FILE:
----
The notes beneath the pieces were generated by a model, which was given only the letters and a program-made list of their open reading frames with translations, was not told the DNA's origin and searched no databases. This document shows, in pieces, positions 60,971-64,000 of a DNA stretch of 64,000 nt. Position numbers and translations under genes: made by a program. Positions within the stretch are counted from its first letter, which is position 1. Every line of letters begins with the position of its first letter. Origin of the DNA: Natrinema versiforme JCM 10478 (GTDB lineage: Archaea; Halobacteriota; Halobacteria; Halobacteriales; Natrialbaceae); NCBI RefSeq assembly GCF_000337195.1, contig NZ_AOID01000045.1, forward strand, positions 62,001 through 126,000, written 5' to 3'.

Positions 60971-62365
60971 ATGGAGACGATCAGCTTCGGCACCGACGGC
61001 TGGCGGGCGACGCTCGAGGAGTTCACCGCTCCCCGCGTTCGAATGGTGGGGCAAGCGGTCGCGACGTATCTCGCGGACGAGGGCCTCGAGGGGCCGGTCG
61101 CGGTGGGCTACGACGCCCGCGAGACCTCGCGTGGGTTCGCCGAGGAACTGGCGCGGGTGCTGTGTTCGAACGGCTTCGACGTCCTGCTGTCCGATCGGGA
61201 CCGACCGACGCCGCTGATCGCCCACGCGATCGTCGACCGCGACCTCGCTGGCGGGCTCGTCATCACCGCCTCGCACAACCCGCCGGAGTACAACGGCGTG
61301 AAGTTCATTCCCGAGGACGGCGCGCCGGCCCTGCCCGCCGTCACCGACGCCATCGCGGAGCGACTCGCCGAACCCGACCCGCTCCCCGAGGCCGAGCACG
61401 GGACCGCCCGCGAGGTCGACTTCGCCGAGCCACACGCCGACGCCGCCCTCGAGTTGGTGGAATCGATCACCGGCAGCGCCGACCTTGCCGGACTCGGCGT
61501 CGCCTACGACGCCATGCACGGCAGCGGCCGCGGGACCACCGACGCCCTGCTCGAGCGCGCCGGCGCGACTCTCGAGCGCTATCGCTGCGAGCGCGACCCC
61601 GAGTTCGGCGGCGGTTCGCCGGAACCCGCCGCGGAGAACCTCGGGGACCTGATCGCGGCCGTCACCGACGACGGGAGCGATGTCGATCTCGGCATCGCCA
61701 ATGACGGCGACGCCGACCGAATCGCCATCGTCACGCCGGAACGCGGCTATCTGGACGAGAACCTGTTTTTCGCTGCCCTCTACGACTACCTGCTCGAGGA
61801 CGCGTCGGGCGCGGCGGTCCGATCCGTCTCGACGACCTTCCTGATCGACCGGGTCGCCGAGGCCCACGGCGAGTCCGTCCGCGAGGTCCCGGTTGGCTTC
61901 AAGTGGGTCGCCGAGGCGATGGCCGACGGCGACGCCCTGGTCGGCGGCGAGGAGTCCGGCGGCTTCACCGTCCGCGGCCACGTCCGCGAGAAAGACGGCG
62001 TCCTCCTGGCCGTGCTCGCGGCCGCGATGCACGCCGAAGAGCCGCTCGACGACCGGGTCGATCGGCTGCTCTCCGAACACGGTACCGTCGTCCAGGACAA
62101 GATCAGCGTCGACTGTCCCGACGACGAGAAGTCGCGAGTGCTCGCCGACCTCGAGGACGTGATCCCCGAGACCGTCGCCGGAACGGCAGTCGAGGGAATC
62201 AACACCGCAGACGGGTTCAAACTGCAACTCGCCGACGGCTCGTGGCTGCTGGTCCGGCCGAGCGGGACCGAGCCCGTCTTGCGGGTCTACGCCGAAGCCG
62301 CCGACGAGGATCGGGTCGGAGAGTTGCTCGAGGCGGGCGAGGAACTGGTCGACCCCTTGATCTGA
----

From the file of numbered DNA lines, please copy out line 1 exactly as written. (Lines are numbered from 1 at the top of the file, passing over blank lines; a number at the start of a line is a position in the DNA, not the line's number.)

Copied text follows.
The notes beneath the pieces were generated by a model, which was given only the letters and a program-made list of their open reading frames with translations, was not told the DNA's origin and searched no databases. This document shows, in pieces, positions 60,971-64,000 of a DNA stretch of 64,000 nt. Position numbers and translations under genes: made by a program. Positions within the stretch are counted from its first letter, which is position 1. Every line of letters begins with the position of its first letter. Origin of the DNA: Natrinema versiforme JCM 10478 (GTDB lineage: Archaea; Halobacteriota; Halobacteria; Halobacteriales; Natrialbaceae); NCBI RefSeq assembly GCF_000337195.1, contig NZ_AOID01000045.1, forward strand, positions 62,001 through 126,000, written 5' to 3'.